COVID-19 vaccine is safe and triggers immune response in human trial

COVID-19 vaccine is safe and triggers immune response in human trial

Written by Dibash Kumar Das, Ph.D. on July 23, 2020 — Fact checked by Jessica Beake, Ph.D.

According to a new study, a Chinese phase II clinical trial of a COVID-19 vaccine candidate has shown that it is safe and induces an immune response.


Share on PinterestThe results of a phase II clinical trial show that a new COVID-19 vaccine is safe and able to trigger an immune response.

With over 15 million confirmed cases of the new coronavirus, SARS-CoV-2, and more than 624,000 COVID-19 deaths globally, scientists around the world are competing against time to fast-track the development of new treatments to combat the disease.

Globally, scientists are developing about 250 candidate vaccines against SARS-CoV-2 infection. Of these, to date, at least 17 are under evaluation in clinical trials.

Stay informed with live updates on the current COVID-19 outbreak and visit our coronavirus hub for more advice on prevention and treatment.

Vaccine development

The authors of the recent study aimed to evaluate the safety and efficacy of a vaccine candidate called adenovirus type-5-vectored COVID-19 vaccine (Ad5-vectored COVID-19 vaccine).

They also wanted to determine the most appropriate dose for a phase III trial in the coming months. They published their results in The Lancet.

The Beijing Institute of Biotechnology in Beijing, China, and CanSino Biologics developed the Ad5-vectored COVID-19 vaccine. It uses a weakened human common cold virus (adenovirus) that produces an immune system response, including antibodies, to fight off the coronavirus.

Danny Altmann, Professor of Immunology at Imperial College London in the United Kingdom, who was not involved in the study, told the Science Media Centre in London:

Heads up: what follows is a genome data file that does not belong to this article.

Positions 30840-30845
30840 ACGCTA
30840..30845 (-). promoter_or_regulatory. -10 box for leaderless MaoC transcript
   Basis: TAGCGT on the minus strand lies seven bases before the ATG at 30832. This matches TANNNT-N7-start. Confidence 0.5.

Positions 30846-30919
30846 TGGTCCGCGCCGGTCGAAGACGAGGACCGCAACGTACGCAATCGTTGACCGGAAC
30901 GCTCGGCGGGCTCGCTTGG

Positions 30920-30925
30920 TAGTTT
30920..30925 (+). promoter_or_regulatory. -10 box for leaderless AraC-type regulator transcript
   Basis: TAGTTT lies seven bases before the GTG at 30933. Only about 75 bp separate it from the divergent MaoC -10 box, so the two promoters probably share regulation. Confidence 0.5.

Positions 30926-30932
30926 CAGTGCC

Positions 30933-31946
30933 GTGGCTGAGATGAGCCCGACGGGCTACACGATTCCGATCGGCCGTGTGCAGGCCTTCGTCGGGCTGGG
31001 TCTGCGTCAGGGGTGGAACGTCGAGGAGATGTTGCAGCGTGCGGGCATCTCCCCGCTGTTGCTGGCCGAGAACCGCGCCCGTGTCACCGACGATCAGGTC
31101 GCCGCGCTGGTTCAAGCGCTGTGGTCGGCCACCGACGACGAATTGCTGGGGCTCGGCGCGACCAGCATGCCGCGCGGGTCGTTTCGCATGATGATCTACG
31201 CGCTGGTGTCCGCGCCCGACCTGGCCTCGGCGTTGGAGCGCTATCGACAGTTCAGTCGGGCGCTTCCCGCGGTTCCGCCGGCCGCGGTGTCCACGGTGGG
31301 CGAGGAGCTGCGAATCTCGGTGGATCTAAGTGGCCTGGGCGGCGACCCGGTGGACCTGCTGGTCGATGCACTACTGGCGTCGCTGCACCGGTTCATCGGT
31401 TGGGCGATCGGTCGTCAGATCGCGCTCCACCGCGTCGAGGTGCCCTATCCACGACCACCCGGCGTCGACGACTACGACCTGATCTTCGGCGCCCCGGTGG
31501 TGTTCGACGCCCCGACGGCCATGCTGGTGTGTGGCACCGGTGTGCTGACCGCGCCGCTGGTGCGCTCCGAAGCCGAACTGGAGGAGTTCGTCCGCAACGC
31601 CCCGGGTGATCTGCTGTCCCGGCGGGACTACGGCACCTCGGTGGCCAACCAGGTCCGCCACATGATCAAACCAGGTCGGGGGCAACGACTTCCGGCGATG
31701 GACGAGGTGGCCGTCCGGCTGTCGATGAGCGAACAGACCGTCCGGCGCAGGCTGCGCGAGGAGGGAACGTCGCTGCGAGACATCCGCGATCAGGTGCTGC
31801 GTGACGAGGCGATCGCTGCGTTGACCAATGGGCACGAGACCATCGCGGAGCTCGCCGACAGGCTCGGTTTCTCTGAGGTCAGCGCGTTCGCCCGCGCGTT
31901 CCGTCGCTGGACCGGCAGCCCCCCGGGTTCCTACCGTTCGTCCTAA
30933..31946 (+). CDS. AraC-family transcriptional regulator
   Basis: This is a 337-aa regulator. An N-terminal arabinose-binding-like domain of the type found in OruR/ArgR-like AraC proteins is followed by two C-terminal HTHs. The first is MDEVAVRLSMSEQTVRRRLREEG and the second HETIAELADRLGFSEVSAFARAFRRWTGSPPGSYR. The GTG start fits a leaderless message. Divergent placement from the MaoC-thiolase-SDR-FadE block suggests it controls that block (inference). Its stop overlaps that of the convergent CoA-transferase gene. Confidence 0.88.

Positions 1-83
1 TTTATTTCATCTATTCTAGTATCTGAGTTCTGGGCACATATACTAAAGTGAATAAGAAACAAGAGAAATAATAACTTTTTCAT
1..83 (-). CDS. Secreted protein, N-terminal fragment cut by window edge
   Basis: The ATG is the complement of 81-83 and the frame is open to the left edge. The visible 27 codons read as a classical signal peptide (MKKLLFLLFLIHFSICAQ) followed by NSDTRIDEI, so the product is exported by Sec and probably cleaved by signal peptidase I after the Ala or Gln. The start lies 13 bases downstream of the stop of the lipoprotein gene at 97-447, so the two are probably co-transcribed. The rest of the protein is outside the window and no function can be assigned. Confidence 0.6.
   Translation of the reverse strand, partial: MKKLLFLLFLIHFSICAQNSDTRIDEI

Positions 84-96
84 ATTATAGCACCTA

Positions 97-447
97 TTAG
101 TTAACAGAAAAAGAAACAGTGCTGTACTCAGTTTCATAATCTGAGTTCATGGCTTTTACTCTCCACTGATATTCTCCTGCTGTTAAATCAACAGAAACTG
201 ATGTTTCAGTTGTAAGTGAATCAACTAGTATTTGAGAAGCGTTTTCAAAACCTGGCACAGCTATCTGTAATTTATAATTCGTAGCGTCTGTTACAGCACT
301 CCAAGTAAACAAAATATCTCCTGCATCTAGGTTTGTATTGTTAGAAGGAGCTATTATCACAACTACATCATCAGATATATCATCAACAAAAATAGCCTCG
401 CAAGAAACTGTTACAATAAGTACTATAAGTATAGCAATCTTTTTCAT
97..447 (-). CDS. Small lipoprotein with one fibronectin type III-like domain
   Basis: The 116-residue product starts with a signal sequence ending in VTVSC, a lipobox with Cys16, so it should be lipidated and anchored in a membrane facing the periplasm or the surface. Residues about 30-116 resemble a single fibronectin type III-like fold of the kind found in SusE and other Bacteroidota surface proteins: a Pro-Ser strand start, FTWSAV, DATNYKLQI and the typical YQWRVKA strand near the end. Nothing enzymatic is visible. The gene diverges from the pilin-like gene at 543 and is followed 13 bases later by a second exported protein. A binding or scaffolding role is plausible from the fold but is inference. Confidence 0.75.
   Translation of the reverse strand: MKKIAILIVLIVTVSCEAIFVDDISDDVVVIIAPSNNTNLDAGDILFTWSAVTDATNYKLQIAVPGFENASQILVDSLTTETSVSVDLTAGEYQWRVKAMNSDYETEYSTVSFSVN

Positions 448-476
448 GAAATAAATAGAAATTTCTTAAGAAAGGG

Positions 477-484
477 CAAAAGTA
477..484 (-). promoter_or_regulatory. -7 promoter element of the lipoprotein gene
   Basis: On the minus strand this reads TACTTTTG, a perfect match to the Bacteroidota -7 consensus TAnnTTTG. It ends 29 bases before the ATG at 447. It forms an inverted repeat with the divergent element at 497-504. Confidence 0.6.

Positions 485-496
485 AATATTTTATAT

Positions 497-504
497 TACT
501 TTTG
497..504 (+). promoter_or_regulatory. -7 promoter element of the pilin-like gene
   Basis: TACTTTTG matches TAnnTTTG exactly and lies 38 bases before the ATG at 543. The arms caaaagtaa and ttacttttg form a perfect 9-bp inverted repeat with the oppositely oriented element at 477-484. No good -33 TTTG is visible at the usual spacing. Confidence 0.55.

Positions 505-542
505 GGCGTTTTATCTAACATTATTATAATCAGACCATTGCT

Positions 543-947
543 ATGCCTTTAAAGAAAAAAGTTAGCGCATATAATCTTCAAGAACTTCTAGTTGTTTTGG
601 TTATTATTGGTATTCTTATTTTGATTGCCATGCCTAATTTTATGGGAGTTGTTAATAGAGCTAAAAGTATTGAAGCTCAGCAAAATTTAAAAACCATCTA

“The Beijing approach is based on the backbone of a conventional human, common cold virus to which some people have preexisting antibodies, and they, therefore, make a lower response in some people to the vaccine because people have preexisting antibodies to their vector, so may clear it before it has a chance to work properly.”

For the randomized controlled study, which took place in Wuhan, China, the researchers recruited and screened participants for eligibility in April 2020. In total, 508 participants (50% male) were eligible. The average age of the participants was 39.7, with 61% of them aged 18–44, 26% aged 45–54, and 13% aged 55 or older.

Of the 508 participants, 253 received a high dose of the vaccine, 129 received a low dose, and 126 received a placebo. The researchers observed the participants for 30 minutes after the injection to check for immediate adverse reactions and then followed them for any injection site or systemic adverse reactions within 14 and 28 days of the injection.

Additionally, the scientists took blood samples immediately before the treatment and at days 14 and 28 afterward to measure antibody responses.

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